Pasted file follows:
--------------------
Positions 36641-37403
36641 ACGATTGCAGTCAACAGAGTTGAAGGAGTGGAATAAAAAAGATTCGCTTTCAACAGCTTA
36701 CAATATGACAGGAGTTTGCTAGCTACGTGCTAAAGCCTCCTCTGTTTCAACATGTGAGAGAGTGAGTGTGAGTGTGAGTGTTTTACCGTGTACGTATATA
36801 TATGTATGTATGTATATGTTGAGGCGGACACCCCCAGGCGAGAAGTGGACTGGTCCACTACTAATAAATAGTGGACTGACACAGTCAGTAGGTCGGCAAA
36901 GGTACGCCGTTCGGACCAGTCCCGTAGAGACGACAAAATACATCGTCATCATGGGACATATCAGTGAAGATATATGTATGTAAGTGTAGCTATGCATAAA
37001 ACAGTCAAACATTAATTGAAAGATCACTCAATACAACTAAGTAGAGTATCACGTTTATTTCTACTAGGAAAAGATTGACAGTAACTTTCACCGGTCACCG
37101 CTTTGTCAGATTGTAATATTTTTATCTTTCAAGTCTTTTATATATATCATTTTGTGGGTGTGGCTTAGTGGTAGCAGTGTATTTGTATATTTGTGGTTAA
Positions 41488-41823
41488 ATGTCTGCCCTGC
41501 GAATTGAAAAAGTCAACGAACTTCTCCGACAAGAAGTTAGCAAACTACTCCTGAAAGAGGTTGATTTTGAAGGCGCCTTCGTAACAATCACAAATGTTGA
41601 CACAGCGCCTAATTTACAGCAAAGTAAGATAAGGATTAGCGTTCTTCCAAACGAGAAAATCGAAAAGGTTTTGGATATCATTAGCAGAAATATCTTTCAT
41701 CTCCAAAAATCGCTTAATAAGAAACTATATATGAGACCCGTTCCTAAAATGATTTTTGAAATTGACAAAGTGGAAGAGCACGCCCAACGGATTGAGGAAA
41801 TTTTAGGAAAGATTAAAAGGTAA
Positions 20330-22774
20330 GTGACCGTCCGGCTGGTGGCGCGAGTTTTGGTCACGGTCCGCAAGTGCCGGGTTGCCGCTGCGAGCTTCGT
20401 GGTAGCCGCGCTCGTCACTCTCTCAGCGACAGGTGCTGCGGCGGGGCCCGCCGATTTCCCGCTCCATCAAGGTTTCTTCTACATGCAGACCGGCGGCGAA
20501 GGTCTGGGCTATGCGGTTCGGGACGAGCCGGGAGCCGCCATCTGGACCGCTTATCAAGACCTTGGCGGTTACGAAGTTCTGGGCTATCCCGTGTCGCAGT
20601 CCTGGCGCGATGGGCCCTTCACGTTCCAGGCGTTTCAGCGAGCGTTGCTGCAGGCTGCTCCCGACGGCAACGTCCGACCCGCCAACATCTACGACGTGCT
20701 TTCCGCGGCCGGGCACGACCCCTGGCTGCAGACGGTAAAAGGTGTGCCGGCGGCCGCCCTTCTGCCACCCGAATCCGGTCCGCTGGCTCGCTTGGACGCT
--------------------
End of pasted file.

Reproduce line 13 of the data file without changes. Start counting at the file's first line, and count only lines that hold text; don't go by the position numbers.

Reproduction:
41801 TTTTAGGAAAGATTAAAAGGTAA